Australia

11/29/2014

Margaret WestBorn Melbourne, Victoria, Australia, 1936

Died Blackheath, New South Wales, Australia, 2014

Margaret West, jeweler and poet, lived a life rich beyond most imaginations. And it was on her own terms, through intellectual energy, fierce love of beauty, and compassion. From what was originally a wide-ranging creative project, Margaret came to value compression, reduction, the exquisite exercise of precise choice—in jewelry and poetry, and recently in dialogues between them. 

Originally trained in sculpture and printmaking at the Royal Melbourne Institute of Technology in the 1950s, Margaret returned to study ceramics, painting, and gold- and silversmithing in the 1970s. Widely read, intensely musical, a lover of philosophy and other varieties of conceptual elegance, she finally settled on making jewelry, objects, and installations, participating in many solo and group exhibitions, both in Australia and internationally. Her simultaneously bold and refined works, always identifiable by their rigor and sensuality, are held in many major collections, including the Philadelphia Museum of Art; Cooper-Hewitt Museum, New York; Museum of Fine Arts, Houston; and National Gallery of Australia, among many others.

Margaret West was a singularly important teacher, both in her formal role and as a mentor and exemplar. From 1979–1999, she taught in the Jewellery and Object Studio at Sydney College of the Arts (now the University of Sydney), where she had an incalculable effect on generations of makers, constantly exhibiting and contributing to discourses around jewelry and poetry.

After moving to Blackheath, in the Blue Mountains west of Sydney, in 2000, Margaret continued to exhibit and publish widely, most recently in Paris in late 2013, along with speaking at conferences and sharing ideas. In 2012 she published the acclaimed volume of poetry, Leaf and Stone. (Visit her website for images, poetry, essays, and conference papers.) Importantly, in the last 14 years, Margaret made a marvelous garden in Blackheath that informed her work. This is from the text accompanying the 2011 works entitled …from a Garden:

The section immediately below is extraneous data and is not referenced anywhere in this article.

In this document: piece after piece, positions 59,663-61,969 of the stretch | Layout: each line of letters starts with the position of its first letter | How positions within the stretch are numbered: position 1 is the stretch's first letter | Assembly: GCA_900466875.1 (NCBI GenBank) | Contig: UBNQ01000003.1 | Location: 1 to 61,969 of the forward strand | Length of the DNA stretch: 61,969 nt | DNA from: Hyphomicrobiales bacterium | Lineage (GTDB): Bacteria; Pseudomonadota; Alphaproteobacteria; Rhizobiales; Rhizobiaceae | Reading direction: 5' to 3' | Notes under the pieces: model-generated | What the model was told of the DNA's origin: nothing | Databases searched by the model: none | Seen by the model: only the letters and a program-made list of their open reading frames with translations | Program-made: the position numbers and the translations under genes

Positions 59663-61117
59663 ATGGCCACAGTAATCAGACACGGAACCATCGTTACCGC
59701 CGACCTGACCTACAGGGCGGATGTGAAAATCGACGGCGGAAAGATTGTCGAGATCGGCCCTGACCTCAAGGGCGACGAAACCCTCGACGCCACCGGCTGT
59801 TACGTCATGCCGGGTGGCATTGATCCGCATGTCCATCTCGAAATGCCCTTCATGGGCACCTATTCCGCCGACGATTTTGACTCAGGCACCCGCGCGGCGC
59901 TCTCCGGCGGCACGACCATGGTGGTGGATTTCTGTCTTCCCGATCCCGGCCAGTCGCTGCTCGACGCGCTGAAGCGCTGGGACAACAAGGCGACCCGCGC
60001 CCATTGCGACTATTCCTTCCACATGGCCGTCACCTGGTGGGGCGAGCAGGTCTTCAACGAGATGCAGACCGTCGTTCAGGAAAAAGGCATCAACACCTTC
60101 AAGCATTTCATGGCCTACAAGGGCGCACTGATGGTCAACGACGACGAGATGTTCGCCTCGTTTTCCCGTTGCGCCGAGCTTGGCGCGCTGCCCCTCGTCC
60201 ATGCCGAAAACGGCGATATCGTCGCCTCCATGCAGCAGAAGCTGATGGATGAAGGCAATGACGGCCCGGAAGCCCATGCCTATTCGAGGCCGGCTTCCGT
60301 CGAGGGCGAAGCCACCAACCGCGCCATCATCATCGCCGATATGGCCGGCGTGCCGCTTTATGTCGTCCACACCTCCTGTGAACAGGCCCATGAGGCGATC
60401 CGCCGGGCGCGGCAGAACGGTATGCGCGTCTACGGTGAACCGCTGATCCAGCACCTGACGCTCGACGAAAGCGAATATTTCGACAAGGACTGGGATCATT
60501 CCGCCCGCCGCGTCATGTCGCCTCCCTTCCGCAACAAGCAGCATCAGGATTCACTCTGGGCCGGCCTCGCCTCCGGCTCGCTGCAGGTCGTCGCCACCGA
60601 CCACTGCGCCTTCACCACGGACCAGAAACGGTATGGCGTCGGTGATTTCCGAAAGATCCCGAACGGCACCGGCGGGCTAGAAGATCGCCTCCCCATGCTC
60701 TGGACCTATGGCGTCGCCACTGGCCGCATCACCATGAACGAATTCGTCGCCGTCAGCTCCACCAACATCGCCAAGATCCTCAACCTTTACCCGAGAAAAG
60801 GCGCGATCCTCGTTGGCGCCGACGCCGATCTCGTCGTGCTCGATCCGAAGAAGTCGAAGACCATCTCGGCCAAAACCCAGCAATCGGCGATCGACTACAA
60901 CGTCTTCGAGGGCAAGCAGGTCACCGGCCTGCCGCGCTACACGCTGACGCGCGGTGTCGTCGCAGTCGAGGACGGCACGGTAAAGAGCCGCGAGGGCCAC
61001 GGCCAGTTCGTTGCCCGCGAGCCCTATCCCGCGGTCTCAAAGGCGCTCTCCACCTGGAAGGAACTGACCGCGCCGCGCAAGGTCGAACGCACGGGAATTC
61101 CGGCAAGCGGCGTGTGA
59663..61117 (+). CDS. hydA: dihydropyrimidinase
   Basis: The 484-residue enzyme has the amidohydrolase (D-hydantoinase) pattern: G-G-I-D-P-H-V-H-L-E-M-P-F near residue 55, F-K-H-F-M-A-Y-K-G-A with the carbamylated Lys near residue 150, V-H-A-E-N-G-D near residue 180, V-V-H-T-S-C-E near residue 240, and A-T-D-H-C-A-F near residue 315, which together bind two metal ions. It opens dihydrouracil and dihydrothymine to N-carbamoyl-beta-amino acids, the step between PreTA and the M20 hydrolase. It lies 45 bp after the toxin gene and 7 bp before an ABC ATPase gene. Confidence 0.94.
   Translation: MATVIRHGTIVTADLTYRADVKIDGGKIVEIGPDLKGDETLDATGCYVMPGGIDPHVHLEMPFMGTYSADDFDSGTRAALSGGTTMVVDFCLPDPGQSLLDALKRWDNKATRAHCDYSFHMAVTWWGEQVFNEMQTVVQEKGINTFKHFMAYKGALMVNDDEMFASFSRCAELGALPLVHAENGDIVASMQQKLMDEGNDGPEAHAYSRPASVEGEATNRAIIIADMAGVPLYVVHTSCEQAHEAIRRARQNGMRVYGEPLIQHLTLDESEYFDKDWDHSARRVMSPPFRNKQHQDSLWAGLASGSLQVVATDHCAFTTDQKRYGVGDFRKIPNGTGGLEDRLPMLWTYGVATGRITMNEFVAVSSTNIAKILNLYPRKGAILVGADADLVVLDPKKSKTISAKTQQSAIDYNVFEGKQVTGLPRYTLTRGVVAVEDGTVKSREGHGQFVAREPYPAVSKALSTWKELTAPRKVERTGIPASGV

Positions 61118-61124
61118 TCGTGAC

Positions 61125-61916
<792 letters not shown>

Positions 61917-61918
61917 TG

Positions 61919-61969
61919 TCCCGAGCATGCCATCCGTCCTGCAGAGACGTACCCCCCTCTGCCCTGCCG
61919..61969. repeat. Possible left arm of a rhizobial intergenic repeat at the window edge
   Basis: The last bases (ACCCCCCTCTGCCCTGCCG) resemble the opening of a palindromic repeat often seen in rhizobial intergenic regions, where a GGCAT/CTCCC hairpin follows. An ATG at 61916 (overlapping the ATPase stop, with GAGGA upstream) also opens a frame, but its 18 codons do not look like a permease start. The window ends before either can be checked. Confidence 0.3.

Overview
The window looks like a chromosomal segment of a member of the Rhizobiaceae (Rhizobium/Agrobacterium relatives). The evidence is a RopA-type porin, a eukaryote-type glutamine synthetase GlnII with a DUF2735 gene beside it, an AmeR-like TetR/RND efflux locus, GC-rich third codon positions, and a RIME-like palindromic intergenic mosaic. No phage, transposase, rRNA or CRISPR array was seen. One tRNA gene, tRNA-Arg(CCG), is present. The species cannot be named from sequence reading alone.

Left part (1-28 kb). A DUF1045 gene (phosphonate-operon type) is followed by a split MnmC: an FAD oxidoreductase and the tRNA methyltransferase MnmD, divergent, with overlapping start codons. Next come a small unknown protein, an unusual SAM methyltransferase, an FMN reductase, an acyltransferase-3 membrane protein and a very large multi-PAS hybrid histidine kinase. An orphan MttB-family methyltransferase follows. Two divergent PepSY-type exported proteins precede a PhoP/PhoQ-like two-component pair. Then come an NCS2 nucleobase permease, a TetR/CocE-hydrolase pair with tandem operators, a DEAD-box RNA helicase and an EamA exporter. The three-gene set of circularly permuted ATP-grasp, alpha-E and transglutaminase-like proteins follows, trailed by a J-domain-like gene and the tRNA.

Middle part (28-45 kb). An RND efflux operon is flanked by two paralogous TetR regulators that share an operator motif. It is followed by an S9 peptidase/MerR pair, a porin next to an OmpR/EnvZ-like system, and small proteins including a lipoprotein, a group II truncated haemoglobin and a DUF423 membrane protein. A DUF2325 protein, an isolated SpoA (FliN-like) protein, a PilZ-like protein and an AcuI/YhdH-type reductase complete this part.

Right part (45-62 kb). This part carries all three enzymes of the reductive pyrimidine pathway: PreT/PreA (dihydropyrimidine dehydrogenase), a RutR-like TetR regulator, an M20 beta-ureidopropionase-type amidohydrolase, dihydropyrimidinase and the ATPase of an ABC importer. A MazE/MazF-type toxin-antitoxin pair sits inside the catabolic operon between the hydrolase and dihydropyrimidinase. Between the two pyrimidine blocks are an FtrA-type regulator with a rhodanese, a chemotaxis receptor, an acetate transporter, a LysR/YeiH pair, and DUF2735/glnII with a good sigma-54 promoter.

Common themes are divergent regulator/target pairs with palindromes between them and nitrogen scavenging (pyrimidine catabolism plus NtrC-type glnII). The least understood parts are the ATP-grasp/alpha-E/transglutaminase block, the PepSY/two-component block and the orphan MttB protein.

Margaret WestI observe the grace with which the natural world accepts each small event — events which we, in our self-importance, might term catastrophic — and am grateful to be surrounded with such a reminder of how we might be.

when there is heat…illustrated here, speaks with its fierce orange to the constant threat of bushfire in that garden bordering bushland, and the knowledge that some plants only germinate after fire. Hers was a knowing and accepting practice.

Margaret West died at her home in Blackheath, on November 2, surrounded by her family—husband David West, sons Robert and Vincent Jasulaitis, and their partners. Clear-minded, determined, and poised to the end, she had said farewell to friends and colleagues, knowing that her battle with cancer was nearly over. With her passing, we have lost a formidable and generous intelligence. What lives on, in those of us who worked or studied with her, is Margaret’s legacy of undying curiosity and uncompromising commitment to excellence. Does that phrase seem exhausted? Margaret never abandoned its true meaning. In years to come I will hear Margaret West’s beautiful resonant voice speaking to my better self, urging me to renew my efforts, to be more thoughtful, to find greater clarity. I will always be grateful.

Julie Ewington

Julie Ewington is a nationally and internationally recognized authority on contemporary Australian art, including jewelry, and on contemporary art from Southeast Asia. Over a career spanning four decades, she has contributed to Australian cultural life as an academic, writer, curator, and broadcaster. From 1997—2014, Ewington worked at the Queensland Art Gallery|Gallery of Modern Art, leading its Australian art department; she now lives in Sydney, working as a freelance writer and curator. In early 2014, Ewington was awarded the Australia Council’s prestigious Visual Arts Award for her curatorial and critical practice.

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